Composer: Stamp, James (1904-1985)
Level: easy / intermediate
Format: English / French / German
Arranger/Editor: Thomas Stevens
Publisher Editions Bim
Ref. # TP277
With CD accompaniments in Bb and C
This book is a supplement to the original James Stamp Warm-Ups and Studies for Trumpet or Other Brass Instruments (Editions Bim, Switzerland), and all of James Stamp’s concepts and instructions presented in the original volume should apply to these studies as if they were included in this book.
The Stamp Warm-up No.6 from the original book (page 10) constitutes the main body of these studies (II, 1-6, pages 18-35). In his studio teaching, James Stamp had his advanced students play No.6 in the natural minor, harmonic minor, “jazz” melodic minor, whole-tone, and diminished scales, versions of which are included in this volume.
The philosophy of the Supplemental Studies, to which James Stamp agreed many years ago, was to fill in some of the blank pages of his legacy, to wit: to show his advanced scale exercises and some of his pedagogical “roots.” One cannot do this without mentioning Max Schlossberg (1873-1936), whom many consider to be the father of the American school of trumpet playing, and who had a great influence on James Stamp’s work.
James Stamp was a student of professor Schlossberg, and he used, especially during his formative years as a teacher, some of Schlossberg’s original unpublished materials in his work. Schlossberg’s concepts also greatly influenced the development of the now world-famous original published Stamp materials (Editions Bim).
The Supplemental Studies include four preparatory scale exercises (I, page 8-16) and five attack-air flow studies (III, page 36-39) used by James Stamp, both sets of which have their origins in the concepts of Max Schlossberg and the members of the so-called Schlossberg School.
"The Studies were compiled, edited, and published for a number of reasons, chief among them being the fulfillment of a promise to Jimmy to do so. The studies are most definitely “supplemental” and were published to function as an adjunct to the original James Stamp “Warm-ups and Studies” since they include extensions of certain of the original materials. In the opinion of this writer, the supplemental versions of Stamp’s scale drills were created by Stamp for two reasons:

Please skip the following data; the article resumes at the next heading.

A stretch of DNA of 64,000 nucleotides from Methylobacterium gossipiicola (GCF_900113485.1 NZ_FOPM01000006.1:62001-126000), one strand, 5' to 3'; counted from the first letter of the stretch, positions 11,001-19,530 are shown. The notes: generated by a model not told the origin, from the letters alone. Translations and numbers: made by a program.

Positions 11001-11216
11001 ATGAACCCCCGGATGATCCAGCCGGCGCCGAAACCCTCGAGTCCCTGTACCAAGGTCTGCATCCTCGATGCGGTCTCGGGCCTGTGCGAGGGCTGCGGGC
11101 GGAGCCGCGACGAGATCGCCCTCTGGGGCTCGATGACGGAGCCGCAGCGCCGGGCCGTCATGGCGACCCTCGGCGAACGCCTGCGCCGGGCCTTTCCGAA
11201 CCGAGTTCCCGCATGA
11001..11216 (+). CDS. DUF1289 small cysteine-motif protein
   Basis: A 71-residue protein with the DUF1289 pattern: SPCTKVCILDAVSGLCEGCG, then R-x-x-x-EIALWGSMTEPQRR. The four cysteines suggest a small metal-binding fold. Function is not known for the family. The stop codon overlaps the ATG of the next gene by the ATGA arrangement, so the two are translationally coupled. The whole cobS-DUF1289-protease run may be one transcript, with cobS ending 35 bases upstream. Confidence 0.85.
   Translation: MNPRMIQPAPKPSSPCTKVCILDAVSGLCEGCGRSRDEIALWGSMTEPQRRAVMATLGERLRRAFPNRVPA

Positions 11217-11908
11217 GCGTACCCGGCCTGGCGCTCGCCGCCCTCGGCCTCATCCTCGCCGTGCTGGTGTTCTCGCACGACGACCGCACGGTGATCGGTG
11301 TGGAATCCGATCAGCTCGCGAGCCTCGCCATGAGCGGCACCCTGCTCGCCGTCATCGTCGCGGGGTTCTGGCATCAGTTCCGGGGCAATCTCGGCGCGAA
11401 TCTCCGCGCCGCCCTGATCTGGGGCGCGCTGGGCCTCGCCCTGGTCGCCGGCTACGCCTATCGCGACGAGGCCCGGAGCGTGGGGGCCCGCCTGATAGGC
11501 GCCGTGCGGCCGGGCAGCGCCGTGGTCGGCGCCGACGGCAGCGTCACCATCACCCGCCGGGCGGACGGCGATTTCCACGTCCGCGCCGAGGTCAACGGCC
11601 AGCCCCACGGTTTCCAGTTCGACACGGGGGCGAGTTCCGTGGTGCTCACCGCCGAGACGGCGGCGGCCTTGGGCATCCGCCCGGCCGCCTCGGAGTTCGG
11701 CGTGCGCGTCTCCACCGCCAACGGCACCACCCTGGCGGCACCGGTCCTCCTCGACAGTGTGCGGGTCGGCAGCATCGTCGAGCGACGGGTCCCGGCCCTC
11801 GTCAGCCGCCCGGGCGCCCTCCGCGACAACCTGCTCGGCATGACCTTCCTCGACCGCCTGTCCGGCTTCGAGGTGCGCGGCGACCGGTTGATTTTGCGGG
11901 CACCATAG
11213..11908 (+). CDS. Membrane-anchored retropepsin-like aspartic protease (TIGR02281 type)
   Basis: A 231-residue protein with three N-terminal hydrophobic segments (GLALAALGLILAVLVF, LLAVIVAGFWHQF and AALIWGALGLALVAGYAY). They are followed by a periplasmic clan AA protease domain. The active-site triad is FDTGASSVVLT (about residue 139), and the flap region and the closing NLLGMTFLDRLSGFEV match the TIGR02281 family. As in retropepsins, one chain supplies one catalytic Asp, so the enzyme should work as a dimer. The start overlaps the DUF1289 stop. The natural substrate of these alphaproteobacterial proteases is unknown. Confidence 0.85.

1. To further develop the concept of dealing with “unexpected” half-step/whole step pitch intervals, which reinforced the Stamp method of training the lips to respond to pitches as they occurred, rather than “(pre) setting” the lips for routinely traditional/expected pitches. It is also quite likely that Mr. Stamp, who was a superb and highly creative musician, wished to avoid the boredom of routinely teaching and hearing the same exact things every day (something he would never have admitted unless under duress). With respect to the former, in addition to his basic diatonic-oriented scales, he used other traditional scales, such as those of the natural minor, harmonic minor, and melodic minor; however, it should be noted that Stamp’s version of the melodic minor was what today is referred to as the “jazz” melodic minor, where the raised 6th and 7th steps are played in both the ascending and descending versions. Jimmy also would occasionally create unconventional scales of his own. One of these, which he taught this writer, was called the “Persian” scale, which, were it not for the fact it had six pitches, would have been a standard pentatonic scale.
2. To provide a brief glimpse into the influence of Max Schlossberg, one of Stamp’s teachers, on Stamp methodology, something with which many Stamp students during the 1940s and 50s were very much aware, while those who studied with him during later years (1960+) concentrated more on Stamp’s own unique concepts as they had evolved, and continued to evolve over time. As with all great artist/teachers, James Stamp’s methodology was always a “work in progress.” The “Supplemental Studies” includes a few of the Schlossberg exercises James Stamp gave to Irving Bush and/or this writer from 1952-1959."